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BMC Infect Dis ; 22(1): 208, 2022 Mar 03.
Article in English | MEDLINE | ID: covidwho-1779610


BACKGROUND: The Public Health Services in the Rotterdam region, the Netherlands, observed a substantial decrease of non-COVID-19 notifiable infectious diseases and institutional outbreaks during the first wave of the COVID-19 epidemic. We describe this change from mid-March to mid-October 2020 by comparing with the pre-COVID-19 situation. METHODS: All cases of notifiable diseases and institutional outbreaks reported to the Public Health Services Rotterdam-Rijnmond between 1st January and mid-October 2020 were included. Seven-day moving averages and cumulative cases were plotted against time and compared to those of 2017-2019. Additionally, Google mobility transit data of the region were plotted, as proxy for social distancing. RESULTS: Respiratory, gastrointestinal, and travel-related notifiable diseases were reported 65% less often during the first wave of the COVID-19 epidemic than in the same weeks in 2017-2019. Reports of institutional outbreaks were also lower after the initially imposed social distancing measures; however, the numbers rebounded when measures were partially lifted. CONCLUSIONS: Interpersonal distancing and hygiene measures imposed nationally against COVID-19 were in place between mid-March and mid-October, which most likely reduced transmission of other infectious diseases, and may thus have resulted in lower notifications of infectious diseases and outbreaks. This phenomenon opens future study options considering the effect of local outbreak control measures on a wide range of non-COVID-19 diseases. Targeted, tailored, appropriate and acceptable hygiene and distancing measures, specifically for vulnerable groups and institutions, should be devised and their effect investigated.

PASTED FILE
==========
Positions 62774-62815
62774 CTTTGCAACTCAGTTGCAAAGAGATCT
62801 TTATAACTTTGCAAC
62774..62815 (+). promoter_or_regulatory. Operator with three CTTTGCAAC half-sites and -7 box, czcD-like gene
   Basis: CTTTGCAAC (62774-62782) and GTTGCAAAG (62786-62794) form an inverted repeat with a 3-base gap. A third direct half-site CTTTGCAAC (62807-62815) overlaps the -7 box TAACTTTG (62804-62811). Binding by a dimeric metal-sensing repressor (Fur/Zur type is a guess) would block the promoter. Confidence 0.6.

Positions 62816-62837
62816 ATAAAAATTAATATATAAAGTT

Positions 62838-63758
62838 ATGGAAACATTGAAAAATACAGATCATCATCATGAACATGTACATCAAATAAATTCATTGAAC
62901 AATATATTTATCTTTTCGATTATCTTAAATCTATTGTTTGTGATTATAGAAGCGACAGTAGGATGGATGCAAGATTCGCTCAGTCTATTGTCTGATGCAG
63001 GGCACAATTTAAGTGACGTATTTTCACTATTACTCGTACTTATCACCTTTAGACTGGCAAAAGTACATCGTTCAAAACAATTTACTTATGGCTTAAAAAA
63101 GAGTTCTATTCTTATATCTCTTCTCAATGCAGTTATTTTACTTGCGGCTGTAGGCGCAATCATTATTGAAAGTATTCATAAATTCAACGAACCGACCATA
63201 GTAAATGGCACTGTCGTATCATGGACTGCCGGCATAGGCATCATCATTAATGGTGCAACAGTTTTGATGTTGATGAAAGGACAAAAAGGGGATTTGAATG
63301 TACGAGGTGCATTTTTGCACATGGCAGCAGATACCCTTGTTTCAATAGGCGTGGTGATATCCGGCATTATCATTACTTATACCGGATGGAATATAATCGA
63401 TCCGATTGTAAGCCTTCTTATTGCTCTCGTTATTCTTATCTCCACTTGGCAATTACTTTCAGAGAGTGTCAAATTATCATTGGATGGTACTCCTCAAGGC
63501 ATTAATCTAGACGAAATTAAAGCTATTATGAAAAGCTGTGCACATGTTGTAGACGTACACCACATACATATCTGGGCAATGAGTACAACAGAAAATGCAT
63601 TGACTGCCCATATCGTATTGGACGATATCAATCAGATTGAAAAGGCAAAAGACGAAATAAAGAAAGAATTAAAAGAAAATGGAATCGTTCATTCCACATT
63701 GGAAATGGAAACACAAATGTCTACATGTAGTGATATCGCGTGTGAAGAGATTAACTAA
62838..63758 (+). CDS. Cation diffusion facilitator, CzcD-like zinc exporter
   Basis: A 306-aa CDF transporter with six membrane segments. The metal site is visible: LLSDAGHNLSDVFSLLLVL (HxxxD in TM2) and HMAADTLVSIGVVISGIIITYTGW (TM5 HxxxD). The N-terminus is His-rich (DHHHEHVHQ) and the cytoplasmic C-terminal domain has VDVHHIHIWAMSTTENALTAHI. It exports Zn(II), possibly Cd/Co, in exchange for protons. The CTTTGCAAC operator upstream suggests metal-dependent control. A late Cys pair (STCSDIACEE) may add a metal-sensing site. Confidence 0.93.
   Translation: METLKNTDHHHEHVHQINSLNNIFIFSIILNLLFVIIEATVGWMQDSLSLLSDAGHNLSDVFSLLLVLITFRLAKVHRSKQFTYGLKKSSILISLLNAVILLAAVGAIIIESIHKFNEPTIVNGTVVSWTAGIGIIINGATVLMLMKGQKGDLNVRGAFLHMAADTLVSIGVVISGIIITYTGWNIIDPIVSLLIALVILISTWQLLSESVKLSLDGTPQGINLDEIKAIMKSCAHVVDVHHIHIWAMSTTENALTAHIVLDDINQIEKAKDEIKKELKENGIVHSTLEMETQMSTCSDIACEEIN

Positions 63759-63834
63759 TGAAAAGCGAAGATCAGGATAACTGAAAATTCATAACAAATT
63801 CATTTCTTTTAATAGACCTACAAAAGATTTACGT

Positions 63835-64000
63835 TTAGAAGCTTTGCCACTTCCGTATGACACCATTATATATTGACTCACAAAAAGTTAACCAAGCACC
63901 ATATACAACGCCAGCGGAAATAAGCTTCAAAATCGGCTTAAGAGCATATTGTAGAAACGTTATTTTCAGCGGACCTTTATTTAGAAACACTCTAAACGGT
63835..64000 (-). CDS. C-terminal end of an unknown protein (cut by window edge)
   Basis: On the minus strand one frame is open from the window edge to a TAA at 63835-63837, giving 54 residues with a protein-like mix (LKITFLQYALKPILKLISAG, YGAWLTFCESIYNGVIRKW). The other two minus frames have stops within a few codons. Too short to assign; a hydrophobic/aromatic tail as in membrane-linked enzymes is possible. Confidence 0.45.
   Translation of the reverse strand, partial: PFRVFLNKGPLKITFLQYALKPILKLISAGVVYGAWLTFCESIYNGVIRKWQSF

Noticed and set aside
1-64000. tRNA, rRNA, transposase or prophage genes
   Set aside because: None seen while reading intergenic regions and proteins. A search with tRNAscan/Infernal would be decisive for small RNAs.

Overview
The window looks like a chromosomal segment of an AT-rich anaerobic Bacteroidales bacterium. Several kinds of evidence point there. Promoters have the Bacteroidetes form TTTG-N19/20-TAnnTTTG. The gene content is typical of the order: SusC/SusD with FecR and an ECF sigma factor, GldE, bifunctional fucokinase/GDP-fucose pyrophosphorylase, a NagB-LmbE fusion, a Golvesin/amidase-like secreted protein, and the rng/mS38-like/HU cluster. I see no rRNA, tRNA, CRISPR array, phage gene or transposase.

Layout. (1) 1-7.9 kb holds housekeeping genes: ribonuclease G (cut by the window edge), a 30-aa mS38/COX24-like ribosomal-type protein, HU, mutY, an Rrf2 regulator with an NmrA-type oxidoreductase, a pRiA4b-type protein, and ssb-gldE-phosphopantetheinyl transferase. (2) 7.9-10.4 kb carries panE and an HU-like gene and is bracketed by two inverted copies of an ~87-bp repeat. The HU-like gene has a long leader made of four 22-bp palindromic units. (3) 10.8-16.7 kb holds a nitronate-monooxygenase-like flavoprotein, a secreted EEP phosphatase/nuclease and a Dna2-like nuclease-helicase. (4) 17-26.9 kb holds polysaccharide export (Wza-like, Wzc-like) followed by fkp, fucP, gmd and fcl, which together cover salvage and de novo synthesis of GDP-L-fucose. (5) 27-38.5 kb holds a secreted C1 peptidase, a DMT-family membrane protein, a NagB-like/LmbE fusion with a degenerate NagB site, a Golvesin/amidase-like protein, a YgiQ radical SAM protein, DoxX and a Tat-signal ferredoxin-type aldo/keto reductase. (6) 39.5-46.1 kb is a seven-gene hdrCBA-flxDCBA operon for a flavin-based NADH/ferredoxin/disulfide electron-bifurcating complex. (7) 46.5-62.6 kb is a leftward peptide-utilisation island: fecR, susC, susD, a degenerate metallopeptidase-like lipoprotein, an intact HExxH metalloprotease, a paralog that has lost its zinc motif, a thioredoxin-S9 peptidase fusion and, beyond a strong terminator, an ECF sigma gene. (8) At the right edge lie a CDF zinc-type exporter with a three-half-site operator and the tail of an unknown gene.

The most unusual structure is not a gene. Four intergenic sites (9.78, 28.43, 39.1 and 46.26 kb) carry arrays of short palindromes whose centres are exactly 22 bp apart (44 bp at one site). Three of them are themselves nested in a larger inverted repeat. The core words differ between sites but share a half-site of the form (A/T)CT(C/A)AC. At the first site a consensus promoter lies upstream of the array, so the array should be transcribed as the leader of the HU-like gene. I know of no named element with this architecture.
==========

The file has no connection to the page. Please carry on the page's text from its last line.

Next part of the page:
COVID-19 , Communicable Diseases , COVID-19/epidemiology , Communicable Diseases/epidemiology , Humans , Netherlands/epidemiology , SARS-CoV-2 , Travel , Travel-Related Illness
BMJ Open ; 11(8): e046125, 2021 08 26.
Article in English | MEDLINE | ID: covidwho-1376488